Robin Bell: The Next Gateway Central District Superintendent
Bell was born near Chicago but soon her family moved to Florida. When she was in the fifth grade they moved to Kansas City. She graduated from North Kansas City high school.
She earned a Bachelor of Arts in Psychology from Missouri Western in Saint Joseph and then went to work for Kendallwood Healthcare Services, where she advanced through the ranks to become chief operations officer. She had felt called to ministry for many years and decided to attend Saint Paul School of Theology in Kansas City.
Bell’s first appointment as a student local pastor was Wellington UMC. While pastor at Wellington the church was one of the first in the Missouri Conference to raise money to drill a well in Mozambique.
As a provisional elder she served Christ Community UMC. She then served Grandview UMC, where she accompanied the youth of that church on mission trips to Oklahoma where they worked with Native American people.
“My personal mission is to create enthusiasm for the learning and the living of the gospel of Jesus Christ,” Bell said.
Following Grandview she was appointed to First UMC in St. Charles. She currently serves Grace UMC in St. Louis.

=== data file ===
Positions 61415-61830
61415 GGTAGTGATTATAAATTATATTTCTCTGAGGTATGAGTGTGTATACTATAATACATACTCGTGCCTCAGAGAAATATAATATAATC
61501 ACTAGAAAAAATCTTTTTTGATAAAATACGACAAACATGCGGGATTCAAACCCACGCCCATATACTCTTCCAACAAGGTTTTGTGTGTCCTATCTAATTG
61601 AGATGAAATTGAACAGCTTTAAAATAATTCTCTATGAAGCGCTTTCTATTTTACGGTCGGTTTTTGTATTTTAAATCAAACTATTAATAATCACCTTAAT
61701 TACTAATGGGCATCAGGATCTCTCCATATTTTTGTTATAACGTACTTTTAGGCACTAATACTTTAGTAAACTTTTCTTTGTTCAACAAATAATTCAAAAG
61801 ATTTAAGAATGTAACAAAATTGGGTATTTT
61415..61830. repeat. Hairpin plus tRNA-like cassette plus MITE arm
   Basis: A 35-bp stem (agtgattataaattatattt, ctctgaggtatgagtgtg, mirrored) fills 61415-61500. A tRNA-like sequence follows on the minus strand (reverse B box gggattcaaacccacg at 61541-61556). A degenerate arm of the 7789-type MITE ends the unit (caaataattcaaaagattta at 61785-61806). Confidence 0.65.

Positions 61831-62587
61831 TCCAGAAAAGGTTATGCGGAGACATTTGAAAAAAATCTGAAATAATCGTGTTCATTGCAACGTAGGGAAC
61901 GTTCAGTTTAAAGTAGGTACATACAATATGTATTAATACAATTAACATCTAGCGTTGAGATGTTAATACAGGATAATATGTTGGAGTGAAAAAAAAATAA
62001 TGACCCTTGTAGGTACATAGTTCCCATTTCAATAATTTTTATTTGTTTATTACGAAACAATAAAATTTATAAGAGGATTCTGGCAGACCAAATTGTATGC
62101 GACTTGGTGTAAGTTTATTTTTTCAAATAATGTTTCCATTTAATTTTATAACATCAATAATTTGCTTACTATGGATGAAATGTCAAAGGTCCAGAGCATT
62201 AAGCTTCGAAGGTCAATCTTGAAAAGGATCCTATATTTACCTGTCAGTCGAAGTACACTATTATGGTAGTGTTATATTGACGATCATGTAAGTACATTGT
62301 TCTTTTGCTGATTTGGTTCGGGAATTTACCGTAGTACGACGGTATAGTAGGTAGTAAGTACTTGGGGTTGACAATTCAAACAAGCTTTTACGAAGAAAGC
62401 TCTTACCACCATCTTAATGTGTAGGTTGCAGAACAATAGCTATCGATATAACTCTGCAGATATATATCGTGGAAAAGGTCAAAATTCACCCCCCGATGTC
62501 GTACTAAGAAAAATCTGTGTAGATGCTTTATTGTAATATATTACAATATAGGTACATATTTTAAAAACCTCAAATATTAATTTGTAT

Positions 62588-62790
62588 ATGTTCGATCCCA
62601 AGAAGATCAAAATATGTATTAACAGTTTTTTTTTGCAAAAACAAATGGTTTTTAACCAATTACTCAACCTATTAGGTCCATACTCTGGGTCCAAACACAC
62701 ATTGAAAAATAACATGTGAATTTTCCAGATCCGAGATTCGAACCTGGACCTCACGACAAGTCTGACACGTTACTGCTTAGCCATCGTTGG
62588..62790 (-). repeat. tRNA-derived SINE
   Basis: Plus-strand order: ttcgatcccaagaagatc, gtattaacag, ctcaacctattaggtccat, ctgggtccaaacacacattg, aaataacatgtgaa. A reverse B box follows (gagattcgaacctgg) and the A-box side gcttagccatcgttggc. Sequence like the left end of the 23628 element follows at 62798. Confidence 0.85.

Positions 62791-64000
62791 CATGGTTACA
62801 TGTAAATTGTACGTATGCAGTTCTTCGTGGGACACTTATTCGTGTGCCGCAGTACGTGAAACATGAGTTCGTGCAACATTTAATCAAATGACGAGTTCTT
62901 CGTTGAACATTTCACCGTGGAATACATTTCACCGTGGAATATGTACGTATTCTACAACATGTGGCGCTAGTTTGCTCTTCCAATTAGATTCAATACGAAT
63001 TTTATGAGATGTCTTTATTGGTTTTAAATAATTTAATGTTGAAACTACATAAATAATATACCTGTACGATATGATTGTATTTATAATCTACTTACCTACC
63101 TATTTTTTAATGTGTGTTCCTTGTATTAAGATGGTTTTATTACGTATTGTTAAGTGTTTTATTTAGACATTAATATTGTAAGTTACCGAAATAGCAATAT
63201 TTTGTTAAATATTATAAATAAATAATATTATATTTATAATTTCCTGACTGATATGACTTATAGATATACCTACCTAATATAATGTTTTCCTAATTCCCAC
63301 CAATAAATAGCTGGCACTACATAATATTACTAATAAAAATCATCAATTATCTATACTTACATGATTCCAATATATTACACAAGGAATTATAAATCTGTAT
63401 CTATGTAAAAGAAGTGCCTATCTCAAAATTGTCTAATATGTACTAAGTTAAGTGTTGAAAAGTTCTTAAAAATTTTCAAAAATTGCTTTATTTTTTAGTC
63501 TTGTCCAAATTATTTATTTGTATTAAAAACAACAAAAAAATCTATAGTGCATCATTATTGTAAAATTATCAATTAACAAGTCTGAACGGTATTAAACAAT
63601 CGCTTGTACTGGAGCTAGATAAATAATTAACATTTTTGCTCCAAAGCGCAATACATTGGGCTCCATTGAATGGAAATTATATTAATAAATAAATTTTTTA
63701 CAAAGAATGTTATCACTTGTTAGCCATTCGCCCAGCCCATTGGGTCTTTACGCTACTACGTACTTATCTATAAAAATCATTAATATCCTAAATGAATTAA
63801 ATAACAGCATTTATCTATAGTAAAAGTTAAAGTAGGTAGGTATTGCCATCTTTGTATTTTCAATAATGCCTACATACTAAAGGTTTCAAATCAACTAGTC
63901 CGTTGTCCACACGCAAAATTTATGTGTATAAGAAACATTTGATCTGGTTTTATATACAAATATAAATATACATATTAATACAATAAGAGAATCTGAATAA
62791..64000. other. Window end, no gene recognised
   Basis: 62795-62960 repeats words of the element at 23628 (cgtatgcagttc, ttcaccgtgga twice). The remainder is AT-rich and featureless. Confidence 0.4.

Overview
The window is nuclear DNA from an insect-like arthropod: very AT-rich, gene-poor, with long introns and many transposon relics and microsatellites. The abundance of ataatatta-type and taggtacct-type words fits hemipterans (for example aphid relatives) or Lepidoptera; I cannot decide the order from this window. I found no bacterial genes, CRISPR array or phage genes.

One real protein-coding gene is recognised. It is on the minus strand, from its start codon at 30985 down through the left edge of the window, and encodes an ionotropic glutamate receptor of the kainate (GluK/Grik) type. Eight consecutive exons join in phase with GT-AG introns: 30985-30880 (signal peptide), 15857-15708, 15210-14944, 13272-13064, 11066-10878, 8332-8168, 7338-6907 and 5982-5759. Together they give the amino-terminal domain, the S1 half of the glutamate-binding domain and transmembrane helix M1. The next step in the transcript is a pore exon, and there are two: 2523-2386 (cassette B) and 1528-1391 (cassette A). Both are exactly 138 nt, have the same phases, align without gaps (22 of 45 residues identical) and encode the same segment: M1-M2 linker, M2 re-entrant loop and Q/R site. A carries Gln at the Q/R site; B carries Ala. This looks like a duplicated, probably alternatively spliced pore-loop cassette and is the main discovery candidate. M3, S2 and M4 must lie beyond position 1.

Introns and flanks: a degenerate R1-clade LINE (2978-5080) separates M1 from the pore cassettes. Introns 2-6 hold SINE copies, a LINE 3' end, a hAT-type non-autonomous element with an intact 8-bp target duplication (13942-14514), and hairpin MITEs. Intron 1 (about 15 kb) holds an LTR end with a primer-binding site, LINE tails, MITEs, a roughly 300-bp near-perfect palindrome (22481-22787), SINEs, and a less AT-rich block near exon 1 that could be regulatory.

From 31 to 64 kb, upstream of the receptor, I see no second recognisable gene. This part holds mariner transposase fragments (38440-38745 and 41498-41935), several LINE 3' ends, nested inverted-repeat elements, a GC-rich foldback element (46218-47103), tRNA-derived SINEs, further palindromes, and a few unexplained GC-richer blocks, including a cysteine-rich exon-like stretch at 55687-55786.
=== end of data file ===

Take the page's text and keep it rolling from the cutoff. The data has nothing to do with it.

Bell was co-chair of the Annual Conference Sessions Committee during the Missouri East and Missouri West Conference merger.
She served on the Pathways Taskforce, as a consultant for the Healthy Church Initiative, and represented the Missouri Annual Conference at our Jurisdictional Conference in 2008 and as a delegate to both Jurisdictional and General Conference in 2012. Currently, she is in her 11th year serving on the Board of Ordained Ministry, and she serves on the Missouri Conference Mission Council.
Bell has an adult daughter who lives in the Kansas City area. Bell recently married Donnie Bell, and the marriage came with nine grandchildren.
She wasn’t shaken about being appointed to Cabinet a week before a special session of General Conference that many feared may split the church. She was optimistic.
“This is an interesting time to by a DS,” she said. “This could lead to creative ways to do something different. Instead of some terrible outcome, it could create a field of opportunity.”